Most school boards across Canada deliver sexual health education programs based upon Comprehensive Sex Education. These programs are based upon “sexual rights” and assume that youth have the right to be sexually active. In an effort to reduce risks the emphasis of the program is on condom use.
A research report created by The Institute for Research & Evaluation examined the 103 CSE programs from across the world that have been used to advocate for the use of CSE programs. To be identified as a successful program the program had to meet one of the four key indicators:
- Reduced teen pregnancy 12 months after the program was delivered,
- Reduced teen STI rates for a 12 months after the program was delivered.
- Improved teen condom use for a 12 months after the program was delivered,
- Reduced teen sexual activity for a 12 months after the program was delivered,
…without having a negative result in another area. For example if condom use improved over 12 months but STI rates increased the program did not qualify as improving sexual health.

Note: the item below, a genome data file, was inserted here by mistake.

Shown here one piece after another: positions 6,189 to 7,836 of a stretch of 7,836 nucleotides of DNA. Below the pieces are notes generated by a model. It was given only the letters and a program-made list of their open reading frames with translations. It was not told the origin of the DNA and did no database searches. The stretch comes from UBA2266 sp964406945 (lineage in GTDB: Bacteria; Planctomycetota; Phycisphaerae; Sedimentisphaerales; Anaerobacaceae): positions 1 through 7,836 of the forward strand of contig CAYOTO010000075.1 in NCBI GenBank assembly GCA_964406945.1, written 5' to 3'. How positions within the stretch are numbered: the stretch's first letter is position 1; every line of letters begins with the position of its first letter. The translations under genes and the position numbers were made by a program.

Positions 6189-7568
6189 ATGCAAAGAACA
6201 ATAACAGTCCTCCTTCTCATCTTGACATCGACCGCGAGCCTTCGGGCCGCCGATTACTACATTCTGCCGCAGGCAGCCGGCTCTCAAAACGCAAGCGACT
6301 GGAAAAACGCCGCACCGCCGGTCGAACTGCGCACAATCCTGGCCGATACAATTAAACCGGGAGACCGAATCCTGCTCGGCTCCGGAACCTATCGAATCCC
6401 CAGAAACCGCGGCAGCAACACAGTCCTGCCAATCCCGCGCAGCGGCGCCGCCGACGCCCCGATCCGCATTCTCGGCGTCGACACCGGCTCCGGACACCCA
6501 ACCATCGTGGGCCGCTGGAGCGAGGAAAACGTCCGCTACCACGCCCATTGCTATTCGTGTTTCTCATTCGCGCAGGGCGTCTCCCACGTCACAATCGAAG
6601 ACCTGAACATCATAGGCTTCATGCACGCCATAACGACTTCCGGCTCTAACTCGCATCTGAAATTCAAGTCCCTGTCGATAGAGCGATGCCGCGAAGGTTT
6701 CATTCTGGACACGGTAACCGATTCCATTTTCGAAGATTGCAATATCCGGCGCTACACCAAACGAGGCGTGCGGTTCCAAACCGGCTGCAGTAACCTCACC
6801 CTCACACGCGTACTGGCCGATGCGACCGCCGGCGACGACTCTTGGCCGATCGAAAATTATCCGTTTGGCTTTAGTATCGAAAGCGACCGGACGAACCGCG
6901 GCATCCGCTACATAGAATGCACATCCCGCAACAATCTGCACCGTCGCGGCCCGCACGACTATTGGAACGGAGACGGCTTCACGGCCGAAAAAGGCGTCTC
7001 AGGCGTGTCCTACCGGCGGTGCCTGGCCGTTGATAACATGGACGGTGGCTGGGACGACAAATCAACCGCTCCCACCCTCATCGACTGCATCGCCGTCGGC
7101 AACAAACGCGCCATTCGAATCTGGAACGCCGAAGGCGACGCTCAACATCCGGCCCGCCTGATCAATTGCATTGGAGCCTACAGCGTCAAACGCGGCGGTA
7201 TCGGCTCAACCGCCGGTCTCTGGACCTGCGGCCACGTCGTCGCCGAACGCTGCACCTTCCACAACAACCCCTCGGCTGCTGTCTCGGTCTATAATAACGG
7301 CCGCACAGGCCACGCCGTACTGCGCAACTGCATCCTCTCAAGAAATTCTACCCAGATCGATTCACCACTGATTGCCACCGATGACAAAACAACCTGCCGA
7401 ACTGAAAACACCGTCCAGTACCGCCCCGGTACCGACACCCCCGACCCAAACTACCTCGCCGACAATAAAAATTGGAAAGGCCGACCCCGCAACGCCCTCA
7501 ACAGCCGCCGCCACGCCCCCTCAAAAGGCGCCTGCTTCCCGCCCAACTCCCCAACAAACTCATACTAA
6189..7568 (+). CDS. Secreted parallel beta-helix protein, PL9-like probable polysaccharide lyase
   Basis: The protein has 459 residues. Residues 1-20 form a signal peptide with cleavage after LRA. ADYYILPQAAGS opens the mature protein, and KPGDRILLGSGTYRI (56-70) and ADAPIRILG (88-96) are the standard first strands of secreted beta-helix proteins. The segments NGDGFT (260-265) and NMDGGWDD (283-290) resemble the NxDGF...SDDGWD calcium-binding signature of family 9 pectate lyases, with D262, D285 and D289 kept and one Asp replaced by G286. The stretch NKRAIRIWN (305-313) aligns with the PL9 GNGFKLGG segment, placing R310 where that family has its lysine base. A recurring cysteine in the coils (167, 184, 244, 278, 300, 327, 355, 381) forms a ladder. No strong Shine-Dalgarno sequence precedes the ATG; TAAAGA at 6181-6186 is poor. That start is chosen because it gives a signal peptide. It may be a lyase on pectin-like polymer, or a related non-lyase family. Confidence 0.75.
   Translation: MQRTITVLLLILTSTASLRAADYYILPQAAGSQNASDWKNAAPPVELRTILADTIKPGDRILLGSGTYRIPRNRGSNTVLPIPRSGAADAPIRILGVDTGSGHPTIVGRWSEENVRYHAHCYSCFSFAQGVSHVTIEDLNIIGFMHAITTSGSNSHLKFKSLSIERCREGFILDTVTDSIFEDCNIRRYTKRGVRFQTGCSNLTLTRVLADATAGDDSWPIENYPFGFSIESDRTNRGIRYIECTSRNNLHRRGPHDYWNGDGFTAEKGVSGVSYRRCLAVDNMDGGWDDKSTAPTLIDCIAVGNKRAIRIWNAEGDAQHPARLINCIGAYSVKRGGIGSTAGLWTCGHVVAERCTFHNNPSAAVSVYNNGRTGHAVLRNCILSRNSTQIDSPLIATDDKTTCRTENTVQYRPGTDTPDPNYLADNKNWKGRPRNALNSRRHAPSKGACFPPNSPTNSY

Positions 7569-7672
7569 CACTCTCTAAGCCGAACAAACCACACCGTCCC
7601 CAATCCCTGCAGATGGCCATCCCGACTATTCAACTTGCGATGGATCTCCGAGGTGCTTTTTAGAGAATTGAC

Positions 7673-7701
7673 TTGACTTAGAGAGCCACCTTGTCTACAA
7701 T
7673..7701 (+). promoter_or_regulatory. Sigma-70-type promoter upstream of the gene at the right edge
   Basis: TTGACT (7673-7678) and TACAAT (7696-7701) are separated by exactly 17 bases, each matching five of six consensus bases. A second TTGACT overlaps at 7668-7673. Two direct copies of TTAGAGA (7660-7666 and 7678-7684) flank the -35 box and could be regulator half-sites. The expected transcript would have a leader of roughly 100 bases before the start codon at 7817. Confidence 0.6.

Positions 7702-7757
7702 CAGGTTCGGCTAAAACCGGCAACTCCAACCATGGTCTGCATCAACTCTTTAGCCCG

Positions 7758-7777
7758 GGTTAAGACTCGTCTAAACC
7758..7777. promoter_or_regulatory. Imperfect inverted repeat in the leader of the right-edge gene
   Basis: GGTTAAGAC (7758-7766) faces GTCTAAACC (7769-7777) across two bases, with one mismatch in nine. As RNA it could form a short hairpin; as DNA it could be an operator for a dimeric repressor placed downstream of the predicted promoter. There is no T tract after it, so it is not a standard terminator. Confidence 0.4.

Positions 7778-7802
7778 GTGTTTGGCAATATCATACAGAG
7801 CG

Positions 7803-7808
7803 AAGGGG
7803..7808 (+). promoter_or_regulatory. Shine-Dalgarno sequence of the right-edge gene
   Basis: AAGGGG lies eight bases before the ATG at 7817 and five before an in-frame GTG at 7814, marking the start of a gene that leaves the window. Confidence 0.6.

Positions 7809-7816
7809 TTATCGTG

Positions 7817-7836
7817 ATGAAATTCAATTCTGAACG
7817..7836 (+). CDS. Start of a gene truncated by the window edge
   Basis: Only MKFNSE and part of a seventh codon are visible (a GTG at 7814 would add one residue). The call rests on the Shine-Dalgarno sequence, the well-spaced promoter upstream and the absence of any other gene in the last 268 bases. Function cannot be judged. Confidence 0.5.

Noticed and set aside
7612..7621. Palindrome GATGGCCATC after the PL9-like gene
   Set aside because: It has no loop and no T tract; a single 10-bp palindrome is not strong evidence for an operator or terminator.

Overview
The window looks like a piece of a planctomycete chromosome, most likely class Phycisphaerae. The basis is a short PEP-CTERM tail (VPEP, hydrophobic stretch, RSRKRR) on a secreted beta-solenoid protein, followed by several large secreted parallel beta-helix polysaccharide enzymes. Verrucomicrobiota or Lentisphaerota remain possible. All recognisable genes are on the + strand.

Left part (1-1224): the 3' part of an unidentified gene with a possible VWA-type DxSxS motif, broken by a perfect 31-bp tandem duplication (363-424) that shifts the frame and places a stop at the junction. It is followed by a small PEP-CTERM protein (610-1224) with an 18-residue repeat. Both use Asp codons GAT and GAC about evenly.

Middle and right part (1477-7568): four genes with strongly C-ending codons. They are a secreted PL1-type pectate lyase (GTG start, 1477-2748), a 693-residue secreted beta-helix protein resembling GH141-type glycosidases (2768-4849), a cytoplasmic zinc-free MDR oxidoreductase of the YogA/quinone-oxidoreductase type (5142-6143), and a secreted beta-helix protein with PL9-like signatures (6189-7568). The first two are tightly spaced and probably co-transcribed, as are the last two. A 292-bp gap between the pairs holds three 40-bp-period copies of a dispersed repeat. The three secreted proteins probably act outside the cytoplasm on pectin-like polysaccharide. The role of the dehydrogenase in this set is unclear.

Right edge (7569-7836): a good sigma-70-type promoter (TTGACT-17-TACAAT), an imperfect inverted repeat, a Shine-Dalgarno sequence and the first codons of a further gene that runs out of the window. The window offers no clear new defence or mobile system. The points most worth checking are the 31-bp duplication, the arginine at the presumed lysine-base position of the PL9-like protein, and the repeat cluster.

Only Six out of 103 school-based CSE studies (U.S. and non-U.S. combined) showed positive results, and sixteen studies found harmful CSE impacts. Looking just at the U.S., of the 60 school-based CSE studies, three found sustained main effects on a key protective indicator (excluding programs with negative effects) and seven studies found harmful impact.
Conclusions. Some of the strongest, most current school-based CSE studies worldwide show very little evidence of real program effectiveness. In the U.S., the evidence, though limited, appeared somewhat better for abstinence education.
Re-Examining the Evidence for School-Based Comprehensive Sex Education: A Global Research Review
Irene H. Ericksen, M.S.* and Stan E. Weed, Ph.D.**